1. Kill Sugar
The first step to clearing out toxic sludge in your body and building great immunity is the Three Square Meals eating plan. The next is to get a handle on sugar. For some people, this will be the single most important step to burning āma, kindling agni, and restoring health. Recent studies published in the Journal of American Medicine show that sugar kills, especially added or selective sugars found in soda, ketchup, juice, cakes, breads, and other comfort foods. People who got 20% of their calories from sugar had an almost 40% increased risk of death from cardiovascular disease compared to those who ate less than 10% of their calories from added sugars.
A therapist once told me, “Simon, sugar equals pain.” This is true for women as for men. Painful periods and inflammation result when we cannot process the quantities of sugar we ingest. Chronic inflammation breaks down the body and creates multiple factors that cause disease. The suffix “itis” means “inflammation”- think about how many painful medical conditions have this suffix: cystitis, appendicitis, arthritis… the list goes on, and all of these are exacerbated by excess sugar. Consider that sugar also robs your skin of elastin and collagen, accelerating aging and wrinkles. Combine this with cognitive decline and you have a serious case for doing something to curb this sweet killer.
The best way to kill sugar is to fast from it for five days. You can ease into this by gradually reducing your intake of soda, donuts, cereals, and other sugary foods or you can go cold turkey and quit all elective sugars at once. Elective sugars means foods that have processed sugar added to make them taste good, rather than, say, vegetables or grains which have small amounts of sugar naturally present.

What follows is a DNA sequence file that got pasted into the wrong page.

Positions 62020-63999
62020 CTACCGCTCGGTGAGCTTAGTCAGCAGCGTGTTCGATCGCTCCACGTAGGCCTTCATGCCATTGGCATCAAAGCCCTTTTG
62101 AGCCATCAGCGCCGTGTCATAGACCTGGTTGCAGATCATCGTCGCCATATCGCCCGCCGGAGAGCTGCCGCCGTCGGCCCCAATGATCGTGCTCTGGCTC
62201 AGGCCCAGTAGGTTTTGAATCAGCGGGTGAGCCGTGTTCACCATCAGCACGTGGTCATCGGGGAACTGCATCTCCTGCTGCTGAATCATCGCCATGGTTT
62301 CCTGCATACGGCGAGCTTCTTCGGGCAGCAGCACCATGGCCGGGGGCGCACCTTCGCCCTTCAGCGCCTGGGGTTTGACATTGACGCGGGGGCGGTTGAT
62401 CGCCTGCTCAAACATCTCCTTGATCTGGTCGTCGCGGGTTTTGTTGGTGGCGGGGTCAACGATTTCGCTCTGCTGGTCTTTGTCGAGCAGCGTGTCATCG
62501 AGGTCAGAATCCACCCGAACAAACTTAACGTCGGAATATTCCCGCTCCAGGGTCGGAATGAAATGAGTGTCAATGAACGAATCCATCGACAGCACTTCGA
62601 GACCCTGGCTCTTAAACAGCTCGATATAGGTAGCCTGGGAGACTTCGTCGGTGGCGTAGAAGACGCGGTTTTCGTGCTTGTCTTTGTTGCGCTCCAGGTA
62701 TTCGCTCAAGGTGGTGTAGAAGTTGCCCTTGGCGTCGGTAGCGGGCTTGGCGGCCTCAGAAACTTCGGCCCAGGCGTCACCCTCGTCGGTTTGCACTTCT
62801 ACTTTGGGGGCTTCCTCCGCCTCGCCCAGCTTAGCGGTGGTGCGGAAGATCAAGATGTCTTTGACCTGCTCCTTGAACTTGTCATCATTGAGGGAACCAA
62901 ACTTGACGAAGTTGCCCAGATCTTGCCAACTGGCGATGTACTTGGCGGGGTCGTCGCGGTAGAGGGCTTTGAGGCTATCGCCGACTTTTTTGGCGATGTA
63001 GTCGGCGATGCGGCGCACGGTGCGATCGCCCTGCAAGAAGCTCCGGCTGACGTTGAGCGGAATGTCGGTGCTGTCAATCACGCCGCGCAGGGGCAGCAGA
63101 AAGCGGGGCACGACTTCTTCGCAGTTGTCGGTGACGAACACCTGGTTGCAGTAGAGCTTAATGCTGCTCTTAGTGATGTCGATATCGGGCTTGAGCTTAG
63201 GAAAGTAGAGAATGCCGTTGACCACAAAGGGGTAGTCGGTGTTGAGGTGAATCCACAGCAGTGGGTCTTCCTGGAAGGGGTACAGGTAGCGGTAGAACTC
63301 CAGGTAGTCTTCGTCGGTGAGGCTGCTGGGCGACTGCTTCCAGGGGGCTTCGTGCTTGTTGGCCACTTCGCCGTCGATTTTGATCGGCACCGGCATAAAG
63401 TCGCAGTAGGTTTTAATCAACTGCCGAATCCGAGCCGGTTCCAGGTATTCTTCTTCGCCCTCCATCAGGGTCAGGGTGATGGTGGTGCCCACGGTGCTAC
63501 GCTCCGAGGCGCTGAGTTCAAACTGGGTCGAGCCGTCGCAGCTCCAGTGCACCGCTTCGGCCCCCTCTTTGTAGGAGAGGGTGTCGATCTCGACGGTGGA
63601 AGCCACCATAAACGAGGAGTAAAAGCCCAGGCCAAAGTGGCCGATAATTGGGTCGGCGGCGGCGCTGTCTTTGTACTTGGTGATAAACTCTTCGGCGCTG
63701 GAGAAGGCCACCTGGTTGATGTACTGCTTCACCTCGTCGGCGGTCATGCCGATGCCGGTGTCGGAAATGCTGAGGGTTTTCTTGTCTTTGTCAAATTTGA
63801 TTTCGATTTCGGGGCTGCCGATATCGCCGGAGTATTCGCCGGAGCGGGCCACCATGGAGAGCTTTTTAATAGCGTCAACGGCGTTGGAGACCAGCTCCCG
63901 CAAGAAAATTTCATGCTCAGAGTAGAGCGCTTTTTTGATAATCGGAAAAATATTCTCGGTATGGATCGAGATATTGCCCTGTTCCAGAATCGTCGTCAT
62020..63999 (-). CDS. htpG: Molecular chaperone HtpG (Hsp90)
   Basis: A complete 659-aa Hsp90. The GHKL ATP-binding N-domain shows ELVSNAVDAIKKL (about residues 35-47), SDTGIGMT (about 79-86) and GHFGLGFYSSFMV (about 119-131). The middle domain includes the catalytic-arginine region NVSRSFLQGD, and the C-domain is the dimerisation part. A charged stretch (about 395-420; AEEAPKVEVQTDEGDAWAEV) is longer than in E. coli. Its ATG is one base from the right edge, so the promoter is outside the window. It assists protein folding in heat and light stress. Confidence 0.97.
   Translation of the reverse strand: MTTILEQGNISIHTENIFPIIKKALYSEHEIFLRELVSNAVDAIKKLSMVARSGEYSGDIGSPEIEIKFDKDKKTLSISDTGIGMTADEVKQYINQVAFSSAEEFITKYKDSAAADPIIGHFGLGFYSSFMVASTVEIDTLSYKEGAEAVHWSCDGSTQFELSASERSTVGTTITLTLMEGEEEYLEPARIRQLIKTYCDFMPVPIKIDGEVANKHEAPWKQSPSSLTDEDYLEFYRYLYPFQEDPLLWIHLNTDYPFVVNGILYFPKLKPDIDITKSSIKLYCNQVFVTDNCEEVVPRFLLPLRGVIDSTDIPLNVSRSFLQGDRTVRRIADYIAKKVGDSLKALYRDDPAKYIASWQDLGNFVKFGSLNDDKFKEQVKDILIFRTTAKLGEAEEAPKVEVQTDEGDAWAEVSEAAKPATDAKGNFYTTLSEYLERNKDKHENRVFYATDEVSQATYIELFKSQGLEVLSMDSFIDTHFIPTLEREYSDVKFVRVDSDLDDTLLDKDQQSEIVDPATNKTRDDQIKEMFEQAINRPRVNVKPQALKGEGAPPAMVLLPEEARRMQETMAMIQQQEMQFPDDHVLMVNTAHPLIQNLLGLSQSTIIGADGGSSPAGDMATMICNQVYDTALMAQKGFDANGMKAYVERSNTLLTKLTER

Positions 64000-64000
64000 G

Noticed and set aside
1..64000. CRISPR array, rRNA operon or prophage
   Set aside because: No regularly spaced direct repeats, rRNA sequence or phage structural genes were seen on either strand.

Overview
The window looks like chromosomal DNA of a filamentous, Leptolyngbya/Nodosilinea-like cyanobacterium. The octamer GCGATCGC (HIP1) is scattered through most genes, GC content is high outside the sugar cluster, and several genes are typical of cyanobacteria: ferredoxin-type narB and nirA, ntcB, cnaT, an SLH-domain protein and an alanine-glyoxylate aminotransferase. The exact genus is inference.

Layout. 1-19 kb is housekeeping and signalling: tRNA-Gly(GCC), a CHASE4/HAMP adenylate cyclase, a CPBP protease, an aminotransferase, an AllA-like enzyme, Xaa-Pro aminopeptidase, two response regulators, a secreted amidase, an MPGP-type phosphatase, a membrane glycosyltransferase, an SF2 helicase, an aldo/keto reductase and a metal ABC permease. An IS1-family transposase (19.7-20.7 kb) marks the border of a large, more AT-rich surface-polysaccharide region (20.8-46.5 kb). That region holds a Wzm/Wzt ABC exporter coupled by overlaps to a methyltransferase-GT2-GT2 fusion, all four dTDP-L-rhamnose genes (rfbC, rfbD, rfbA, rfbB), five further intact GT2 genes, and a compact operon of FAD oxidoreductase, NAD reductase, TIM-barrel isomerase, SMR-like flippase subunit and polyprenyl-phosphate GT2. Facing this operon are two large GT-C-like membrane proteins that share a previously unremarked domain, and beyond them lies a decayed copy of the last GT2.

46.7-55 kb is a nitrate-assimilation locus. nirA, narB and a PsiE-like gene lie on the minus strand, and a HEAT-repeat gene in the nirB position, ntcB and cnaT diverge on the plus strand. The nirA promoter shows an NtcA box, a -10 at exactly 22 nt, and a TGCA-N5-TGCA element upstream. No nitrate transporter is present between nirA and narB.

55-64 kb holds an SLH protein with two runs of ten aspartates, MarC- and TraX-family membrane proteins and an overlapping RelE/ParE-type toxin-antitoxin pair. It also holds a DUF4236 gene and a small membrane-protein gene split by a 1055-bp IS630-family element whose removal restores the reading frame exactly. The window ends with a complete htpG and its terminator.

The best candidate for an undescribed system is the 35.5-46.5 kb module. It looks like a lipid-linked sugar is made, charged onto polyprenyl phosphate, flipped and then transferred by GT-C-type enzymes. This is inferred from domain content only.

Start by eliminating pop, candy, and all elective sugars these first few days. See how you feel. Fasting is a natural part of life, and doing it intelligently will help you heal your body. You can still enjoy green apples, carrots, and the sugar naturally present in many vegetables- but avoid sweet fruits. Though natural, they slow down the removal of āma since sugar feeds the bad yeasts and bacteria in your gut that in a vicious circle create more āma. You can have grains, but avoid sugary cereals. Read the labels on anything you buy, and try to ingest less than twenty grams of ‘elective’ sugar per day. This will bring you down to “Paleo” levels- the amount of sugar eaten by our cave-dwelling ancestors.
"Media and advertising suggest we should eat carbohydrate-rich meals often. They reason that this constant flow of carbohydrates is the best way to regulate your metabolism and prevent hypoglycemia, or low blood glucose. Truth is, unless you are diabetic this is exactly the opposite of what your body needs to properly regulate metabolism and hunger." -Juvenon Health Journal, April 16, 2014
After the first few days, you may like the feeling of a sugar-free body so much that you want to keep going. That’s fine; continue until you feel the need to reincorporate sugar back into your diet. Then return to your normal diet slowly, adding sugar back into your life and enjoying every little bit of it. Be like the Swiss, who savor their delectable chocolates as bite-size pieces…not massive blocks of dark brown āma that we ingest in America.
You can also try the 5-2 sugar punch: fasting from sugar for five days and allowing yourself to have it for two. The 5-2 diet has worked for bodybuilders and fitness enthusiasts who want rapid fat loss. Eating this way is said to improve performance both in the gym and the bedroom by boosting testosterone and putting the body in a fat-burning mode. In addition, it allows you to be social and splurge on weekends or birthday parties without messing up your fitness plans. Using this in the context of the Three Square Meals plan is a great way to burn āma and boost metabolism.
When you feel that your digestion is back on par, and āma is under control (by doing the tongue, poop, and weight tests above) you can return to eating more sugar with awareness. Pay attention to the signs of āma, and when you need to, be ready to take up your sword and kill the many-headed sugar hydra again. Some people will love the feeling of a sugar-free body so much that this becomes their lifestyle. Whatever option you choose, consider going on a sugar fast at least four times a year- your mind and body will thank you for it!
Note: diabetics, and people prone to hypoglycemia should NOT do this sugar fast without consulting their doctor. Please consult your health care professional before beginning any dietary changes or exercise.
Notes on the Program:
When beginning the fast, sometimes it helps to slowly reduce the sugar in your diet and work your way down. Do what your body and mind allow you and never force yourself. Harsh starvation diets end up making you feel sorry in the long run. This is not a diet, but a tool for reducing āma and inflammation.